When the clip for Lana Del Rey's 'Video Games' arrived quietly on the internet, it seemed too good to be true. Its gorgeous, pouting composer seemed to have come from nowhere; her grainy montage of filmic images seemed to summon memories we never knew we had.
And the song. Oh, the song. From the distant church bell that signalled its arrival to its swelling strings and that vulnerable, all-too-experienced voice that wouldn't have lasted a round on Idol, it seemed to announce a new underground queen.
The reality was otherwise.
For the indie chin-strokers, it's as if they saw that amazing girl they met last Saturday at the hipster bar promenading on the arm of some douchebag hunk. Grief gave way to anger as they realised she wasn't the girl they thought she was.
Well, no. Lana Del Rey's not her real name! It was suggested by her management! She has a deal with a major label! Her father is actually a millionaire! The sooner you say it out loud, the sooner you can get over it.
In reality, 'Video Games' was but the first presentation of a two-year project, through which her management sampled as many as two dozen tracks, recorded with a variety of producers, to a select list of reviewers and other industry sages -- and, clandestine-style, to YouTube and other music discovery sites.
One of the early tracks, 'Diet Mountain Dew', turns up in a reworked form on Born to Die. It's a slight tune, like Morcheeba, or Lily Allen without the editorial content, and it hardly stands out here. But that hardly matters: there's some pop gold on this record.
Yes, it's a pop record. Albeit one that front-loads with the glacial, wasted Lana: 'Video Games', 'Born to Die' and 'Blue Jeans' are the first three tracks. It's not hard to understand why Del Rey has struggled to deliver the drama of 'Video Games' in solo TV performances (although she's done several which were much better than the disastrous Saturday Night Live show). It's not like the vocal for the recording is an untouched performance: a fair part of its tension is generated in neat little edits between lines. Your heart skips a beat when she seems to miss a breath. It's a constructed musical drama and the comparisons with Nancy Sinatra run deeper than personal styling.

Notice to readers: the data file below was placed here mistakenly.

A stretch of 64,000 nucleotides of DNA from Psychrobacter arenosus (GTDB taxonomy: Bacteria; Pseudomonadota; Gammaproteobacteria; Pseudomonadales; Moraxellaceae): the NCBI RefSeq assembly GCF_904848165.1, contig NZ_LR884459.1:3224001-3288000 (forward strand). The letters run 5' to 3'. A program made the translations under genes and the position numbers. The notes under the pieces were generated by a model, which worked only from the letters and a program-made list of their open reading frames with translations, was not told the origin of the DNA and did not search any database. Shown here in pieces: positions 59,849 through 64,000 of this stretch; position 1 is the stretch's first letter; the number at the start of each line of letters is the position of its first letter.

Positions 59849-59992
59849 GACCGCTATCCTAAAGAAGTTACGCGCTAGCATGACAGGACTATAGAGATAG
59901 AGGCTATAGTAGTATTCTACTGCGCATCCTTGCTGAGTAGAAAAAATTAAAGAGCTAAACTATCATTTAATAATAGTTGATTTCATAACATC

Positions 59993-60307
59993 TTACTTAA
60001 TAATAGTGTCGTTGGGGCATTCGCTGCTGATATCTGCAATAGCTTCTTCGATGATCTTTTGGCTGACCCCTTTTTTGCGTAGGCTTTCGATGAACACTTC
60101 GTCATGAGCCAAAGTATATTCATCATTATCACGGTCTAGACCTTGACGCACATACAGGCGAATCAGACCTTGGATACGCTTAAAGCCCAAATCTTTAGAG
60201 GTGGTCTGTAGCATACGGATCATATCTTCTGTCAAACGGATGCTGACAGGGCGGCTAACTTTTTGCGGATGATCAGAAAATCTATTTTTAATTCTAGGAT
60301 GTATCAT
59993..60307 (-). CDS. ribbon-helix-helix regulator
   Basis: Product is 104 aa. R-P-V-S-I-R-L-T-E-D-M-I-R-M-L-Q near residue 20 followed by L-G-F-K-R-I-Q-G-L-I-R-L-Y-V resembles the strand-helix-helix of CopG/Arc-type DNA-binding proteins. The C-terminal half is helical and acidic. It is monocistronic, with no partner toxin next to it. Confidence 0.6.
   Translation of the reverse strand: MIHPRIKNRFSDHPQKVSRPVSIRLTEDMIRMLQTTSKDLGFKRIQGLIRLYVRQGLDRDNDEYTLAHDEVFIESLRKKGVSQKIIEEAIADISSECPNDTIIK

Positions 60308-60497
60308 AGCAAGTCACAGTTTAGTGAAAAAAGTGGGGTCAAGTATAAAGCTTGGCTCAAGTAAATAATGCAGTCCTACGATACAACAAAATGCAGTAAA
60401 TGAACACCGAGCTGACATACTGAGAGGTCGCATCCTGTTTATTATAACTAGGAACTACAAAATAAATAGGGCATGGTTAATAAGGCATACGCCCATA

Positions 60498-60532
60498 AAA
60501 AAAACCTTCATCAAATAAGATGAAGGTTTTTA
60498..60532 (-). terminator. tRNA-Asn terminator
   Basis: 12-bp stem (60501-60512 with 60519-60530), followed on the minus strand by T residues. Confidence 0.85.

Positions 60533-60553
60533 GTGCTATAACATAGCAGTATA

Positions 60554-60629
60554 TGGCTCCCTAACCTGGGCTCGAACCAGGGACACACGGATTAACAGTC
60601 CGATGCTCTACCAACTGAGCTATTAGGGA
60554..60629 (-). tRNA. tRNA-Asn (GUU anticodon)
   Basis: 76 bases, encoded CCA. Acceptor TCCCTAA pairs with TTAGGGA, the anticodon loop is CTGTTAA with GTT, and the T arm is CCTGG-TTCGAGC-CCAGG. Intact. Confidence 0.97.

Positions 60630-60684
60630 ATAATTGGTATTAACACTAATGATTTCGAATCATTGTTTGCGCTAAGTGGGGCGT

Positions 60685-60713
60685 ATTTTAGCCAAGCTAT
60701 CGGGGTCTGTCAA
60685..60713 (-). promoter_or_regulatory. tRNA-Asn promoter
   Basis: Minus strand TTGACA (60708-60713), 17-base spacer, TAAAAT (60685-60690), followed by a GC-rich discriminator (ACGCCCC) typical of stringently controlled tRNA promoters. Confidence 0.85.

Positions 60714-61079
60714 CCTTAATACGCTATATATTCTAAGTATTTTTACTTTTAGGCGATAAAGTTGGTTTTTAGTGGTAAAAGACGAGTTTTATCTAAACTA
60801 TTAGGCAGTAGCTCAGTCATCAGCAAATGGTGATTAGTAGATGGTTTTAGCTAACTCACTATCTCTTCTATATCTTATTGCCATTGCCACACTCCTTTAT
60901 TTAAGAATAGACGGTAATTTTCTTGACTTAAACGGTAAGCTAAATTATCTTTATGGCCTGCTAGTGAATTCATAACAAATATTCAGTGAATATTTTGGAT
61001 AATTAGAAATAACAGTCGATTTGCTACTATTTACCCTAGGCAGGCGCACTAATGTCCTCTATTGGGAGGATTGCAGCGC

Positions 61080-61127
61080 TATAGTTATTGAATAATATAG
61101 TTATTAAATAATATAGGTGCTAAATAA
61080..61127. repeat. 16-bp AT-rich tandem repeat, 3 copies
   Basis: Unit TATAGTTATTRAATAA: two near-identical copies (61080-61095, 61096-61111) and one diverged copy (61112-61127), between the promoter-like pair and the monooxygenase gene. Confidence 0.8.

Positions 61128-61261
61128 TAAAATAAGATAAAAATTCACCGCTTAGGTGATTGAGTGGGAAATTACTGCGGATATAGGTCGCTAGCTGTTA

The loping hip-hop beats don't arrive until 'Off to the Races', where they give way to yet another dark lagoon of swelling strings. There's the brief fluff of 'Diet Mountain Dew', and then 'National Anthem', a wall of modern pop technique that throws the entire kitchen unit behind its chorus. I've no bloody idea what it's about, but it's loud.
Then there's 'Dark Paradise', one for the Twilight market, surely, and 'Radio', the song that seems to have sober reviewers up in arms. How can she sing "No one even knows how hard life was," when her daddy's rich? Well, as you guys keep pointing out, her first album died a death and she really had been a pop nobody for six years. She was probably pretty bummed about that. Entertainment Weekly described it as taking "a 'fame is hard' stance normally reserved for Real Housewives." No, I believe she's saying that her record is being played on the radio, she has a new boyfriend and fame is awesome.
My perspective on 'Radio' is that when I was on driving around on Saturday, I played it five times in a row. It's an outrageous collision of pop tropes lifted two-thirds of the way through by a heart-bursting arrangement of (yet more) strings and Bel Air keyboards. What, really, is not to like?
Am I being wooed by corporate music's most evilly accomplished song-doctors here? Yeah, probably. Rick Nowels, author of Belinda Carlisle's 'Heaven Is a Place on Earth', is listed as a co-writer on several songs. Well, if someone's going to tickle my balls, I'd rather they tickled my balls for good. And this album, patchy as it is (everyone seems to agree the 15 songs on the deluxe edition could have been trimmed by five, but no one agrees on which five), is good.
And more to the point, it's different. It transcends the grinding conventions of so much modern pop music (seriously, listen to ZM, shop at Dress Mart or watch videos on MTV -- it's quite alarming) and I like it. I like it so much that I have played certain songs so many times that members of my household have suggested I might actually want to move on. It's some time since I've felt that way about new music.
But this is as much of a marketing project as a musical one. I'm not reviewing this off the CD -- it's not out till Monday and I don't have a review CD -- but from the "leak" linked to on Twitter. 320k MP3. I can't help but regard the "leak" in the same vein as the alleged "leak" of the 'Born To Die' video by, um, someone in Russia. About half of this album will already be on the hard drives of keen users of the various hype sites. But: whatever. If Universal Music discovers the value of facilitating access to its product via the extraordinary reach of the network, so much the better.
My main qualm about this record is one I'm surprised not to hear more widely: like much modern pop music, it's compressed to buggery. That's audio compression -- making everything loud -- rather than file compression. Some of it sounds better on my crappy car stereo than it does through the big speakers at home. Perhaps the CD will be more expansive. I guess I'll find out when I buy it. And I will buy it. Because it's actually pretty amazing.